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The Role of the Tumor Suppressor Kinase LKB1 in Xenobiotic Metabolism

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dc.contributor.advisor Shaw, Reuben en_US
dc.contributor.advisor Powers, Scott en_US
dc.contributor.author Kohnz, Rebecca Ann en_US
dc.contributor.other Department of Genetics en_US
dc.date.accessioned 2012-05-15T18:04:42Z
dc.date.accessioned 2015-04-24T14:45:30Z
dc.date.available 2012-05-15T18:04:42Z
dc.date.available 2015-04-24T14:45:30Z
dc.date.issued 2010-05-01 en_US
dc.identifier Kohnz_grad.sunysb_0771E_10051.pdf en_US
dc.identifier.uri http://hdl.handle.net/1951/55504 en_US
dc.identifier.uri http://hdl.handle.net/11401/71004 en_US
dc.description.abstract The liver kinase-B1 (LKB1) is a serine/threonine kinase that has numerous roles in human disease. LKB1 was originally identified as a tumor suppressor kinase that, when inactivated, is responsible for the human inherited disorder Peutz-Jeghers syndrome which is characterized by benign gastric polyposis and increased cancer predisposition. More recently, inactivating LKB1 somatic mutations in humans have been found in 15-35% of non-small cell lung carcinomas and in 20% of cervical carcinomas. LKB1 functions as a master kinase upstream of 14 different substrates kinases and these substrates have critical roles in cell growth, polarity, and metabolism. Previous studies show that in specialized metabolic tissues such as the liver LKB1 and its downstream substrate AMPK control cholesterol, lipid, and glucose metabolism. However, LKB1's role in other biological processes in the mammalian liver is poorly understood. To identify pathways deregulated upon loss of LKB1 signaling a microarray screen was employed using mice with an inducible liver-specific deletion of Lkb1. Unexpectedly, one of the most prominently deregulated pathways upon hepatic LKB1 loss is the xenobiotic metabolism pathway. Xenobiotic metabolism occurs primarily in the liver and serves to remove endogenous and exogenous compounds from the organism. Mice lacking hepatic LKB1 have reduced expression of many phase I xenobiotic metabolism genes, collectively known as the cytochrome P450 family (CYP). In particular, expression of CYP2E1, an important mediator of drug interactions, was markedly reduced upon LKB1 loss. LKB1-deficient livers exhibit a decreased response to hepatocarcinogens compared to wild-type controls. In addition, mice lacking hepatic LKB1 are refractory to all stages of liver carcinogenesis promoted by repeated high-dose administration of the hepatocarcinogen carbon tetrachloride. Thus, it appears that LKB1 is an important regulator of xenobiotic metabolism and attenuation of this pathway could be useful in mediating toxicity of drugs or other exogenous compounds. en_US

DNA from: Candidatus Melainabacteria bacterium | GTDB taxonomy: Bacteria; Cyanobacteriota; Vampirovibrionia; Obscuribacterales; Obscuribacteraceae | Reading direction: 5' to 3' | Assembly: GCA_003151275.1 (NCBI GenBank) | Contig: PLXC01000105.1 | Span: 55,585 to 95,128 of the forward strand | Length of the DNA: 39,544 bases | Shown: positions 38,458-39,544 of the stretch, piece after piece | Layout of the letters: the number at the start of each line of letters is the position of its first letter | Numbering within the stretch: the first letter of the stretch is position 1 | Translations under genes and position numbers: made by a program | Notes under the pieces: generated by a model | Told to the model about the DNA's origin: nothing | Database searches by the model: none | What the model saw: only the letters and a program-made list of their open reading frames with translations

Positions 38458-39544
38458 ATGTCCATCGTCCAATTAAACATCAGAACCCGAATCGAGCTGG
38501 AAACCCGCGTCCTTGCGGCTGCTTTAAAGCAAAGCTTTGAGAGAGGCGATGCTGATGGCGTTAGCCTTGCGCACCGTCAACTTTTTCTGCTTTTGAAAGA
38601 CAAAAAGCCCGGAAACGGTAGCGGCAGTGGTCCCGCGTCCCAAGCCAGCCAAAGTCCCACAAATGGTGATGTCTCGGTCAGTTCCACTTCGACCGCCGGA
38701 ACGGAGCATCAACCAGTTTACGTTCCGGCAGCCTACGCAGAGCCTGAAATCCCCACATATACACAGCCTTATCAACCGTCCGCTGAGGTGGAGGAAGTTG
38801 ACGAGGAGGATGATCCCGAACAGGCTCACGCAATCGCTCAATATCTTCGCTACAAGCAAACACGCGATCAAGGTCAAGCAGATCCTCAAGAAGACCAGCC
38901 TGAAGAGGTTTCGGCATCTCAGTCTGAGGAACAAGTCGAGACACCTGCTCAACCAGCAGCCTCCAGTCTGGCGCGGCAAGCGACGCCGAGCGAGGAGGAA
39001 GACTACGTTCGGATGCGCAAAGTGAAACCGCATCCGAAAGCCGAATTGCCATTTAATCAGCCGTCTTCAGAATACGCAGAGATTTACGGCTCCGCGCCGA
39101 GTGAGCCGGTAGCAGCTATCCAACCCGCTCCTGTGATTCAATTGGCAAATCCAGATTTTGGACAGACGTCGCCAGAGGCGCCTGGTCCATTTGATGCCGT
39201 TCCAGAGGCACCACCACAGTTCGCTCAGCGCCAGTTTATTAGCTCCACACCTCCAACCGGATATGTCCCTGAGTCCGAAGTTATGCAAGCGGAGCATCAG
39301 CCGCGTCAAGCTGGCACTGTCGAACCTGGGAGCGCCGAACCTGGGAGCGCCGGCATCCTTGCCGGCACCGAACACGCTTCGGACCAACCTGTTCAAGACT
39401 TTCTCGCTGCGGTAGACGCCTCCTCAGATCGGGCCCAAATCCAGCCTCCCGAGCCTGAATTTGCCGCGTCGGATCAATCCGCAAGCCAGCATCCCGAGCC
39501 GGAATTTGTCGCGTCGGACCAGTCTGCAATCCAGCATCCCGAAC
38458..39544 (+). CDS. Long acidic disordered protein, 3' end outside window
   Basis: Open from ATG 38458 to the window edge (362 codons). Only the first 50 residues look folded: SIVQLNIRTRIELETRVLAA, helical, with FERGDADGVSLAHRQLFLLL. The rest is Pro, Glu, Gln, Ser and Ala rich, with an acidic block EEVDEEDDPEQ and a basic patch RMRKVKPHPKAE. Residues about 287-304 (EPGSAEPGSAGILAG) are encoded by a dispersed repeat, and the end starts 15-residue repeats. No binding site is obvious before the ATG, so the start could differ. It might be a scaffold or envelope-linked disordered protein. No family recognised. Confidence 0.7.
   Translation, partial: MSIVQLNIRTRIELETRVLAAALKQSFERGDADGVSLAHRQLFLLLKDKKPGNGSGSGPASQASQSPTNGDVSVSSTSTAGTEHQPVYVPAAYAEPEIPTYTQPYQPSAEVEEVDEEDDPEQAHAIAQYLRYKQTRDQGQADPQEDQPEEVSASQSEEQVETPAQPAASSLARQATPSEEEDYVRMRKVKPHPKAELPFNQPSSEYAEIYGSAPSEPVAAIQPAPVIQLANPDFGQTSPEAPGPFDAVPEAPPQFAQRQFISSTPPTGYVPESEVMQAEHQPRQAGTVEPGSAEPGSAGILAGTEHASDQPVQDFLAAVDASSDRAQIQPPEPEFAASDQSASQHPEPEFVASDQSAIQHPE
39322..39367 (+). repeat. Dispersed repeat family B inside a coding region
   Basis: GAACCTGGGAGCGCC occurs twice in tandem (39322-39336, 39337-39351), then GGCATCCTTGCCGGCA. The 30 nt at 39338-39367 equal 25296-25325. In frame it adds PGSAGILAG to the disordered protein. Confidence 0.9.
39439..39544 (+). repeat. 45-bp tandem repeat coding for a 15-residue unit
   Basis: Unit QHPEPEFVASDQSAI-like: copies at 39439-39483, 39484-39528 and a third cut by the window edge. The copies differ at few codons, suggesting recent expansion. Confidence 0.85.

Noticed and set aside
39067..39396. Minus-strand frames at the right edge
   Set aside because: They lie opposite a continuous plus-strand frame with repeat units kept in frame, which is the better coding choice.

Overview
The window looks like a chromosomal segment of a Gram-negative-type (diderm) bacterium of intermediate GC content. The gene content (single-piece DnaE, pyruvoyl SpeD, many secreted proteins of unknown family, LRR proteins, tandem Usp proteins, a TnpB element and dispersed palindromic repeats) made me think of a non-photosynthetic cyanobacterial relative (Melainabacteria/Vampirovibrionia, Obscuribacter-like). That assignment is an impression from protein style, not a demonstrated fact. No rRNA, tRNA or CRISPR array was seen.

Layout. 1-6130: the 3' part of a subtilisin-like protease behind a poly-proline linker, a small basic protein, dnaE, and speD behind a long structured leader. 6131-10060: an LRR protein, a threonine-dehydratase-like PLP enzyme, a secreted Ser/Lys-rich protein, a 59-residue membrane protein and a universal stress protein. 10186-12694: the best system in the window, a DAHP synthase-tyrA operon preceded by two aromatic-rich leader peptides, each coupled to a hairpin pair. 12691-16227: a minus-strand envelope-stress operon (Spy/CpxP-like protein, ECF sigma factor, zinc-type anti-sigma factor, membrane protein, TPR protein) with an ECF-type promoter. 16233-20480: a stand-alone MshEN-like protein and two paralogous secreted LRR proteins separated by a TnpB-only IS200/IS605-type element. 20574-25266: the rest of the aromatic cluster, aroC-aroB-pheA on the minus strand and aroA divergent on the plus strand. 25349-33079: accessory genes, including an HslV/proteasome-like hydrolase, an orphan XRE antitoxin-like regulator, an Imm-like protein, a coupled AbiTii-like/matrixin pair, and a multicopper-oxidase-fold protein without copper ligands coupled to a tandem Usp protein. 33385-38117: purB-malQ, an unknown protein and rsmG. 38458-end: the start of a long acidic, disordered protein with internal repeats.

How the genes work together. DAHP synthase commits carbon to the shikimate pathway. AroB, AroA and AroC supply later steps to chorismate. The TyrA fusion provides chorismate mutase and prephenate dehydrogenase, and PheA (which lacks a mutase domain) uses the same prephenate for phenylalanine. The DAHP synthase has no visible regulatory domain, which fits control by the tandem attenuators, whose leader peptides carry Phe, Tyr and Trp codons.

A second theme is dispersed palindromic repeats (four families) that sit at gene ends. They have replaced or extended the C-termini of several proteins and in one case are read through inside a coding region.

dc.description.sponsorship This work is sponsored by the Stony Brook University Graduate School in compliance with the requirements for completion of degree. en_US
dc.format Monograph en_US
dc.format.medium Electronic Resource en_US
dc.language.iso en_US en_US
dc.publisher The Graduate School, Stony Brook University: Stony Brook, NY. en_US
dc.subject.lcsh Genetics en_US
dc.subject.other LKB1, xenobiotic metabolism en_US
dc.title The Role of the Tumor Suppressor Kinase LKB1 in Xenobiotic Metabolism en_US
dc.type Dissertation en_US
dc.mimetype Application/PDF en_US
dc.contributor.committeemember Scott Lowe en_US
dc.contributor.committeemember Raffaella Sordella en_US
dc.contributor.committeemember Gerald Thomsen en_US
dc.contributor.committeemember Clodagh O'Shea en_US

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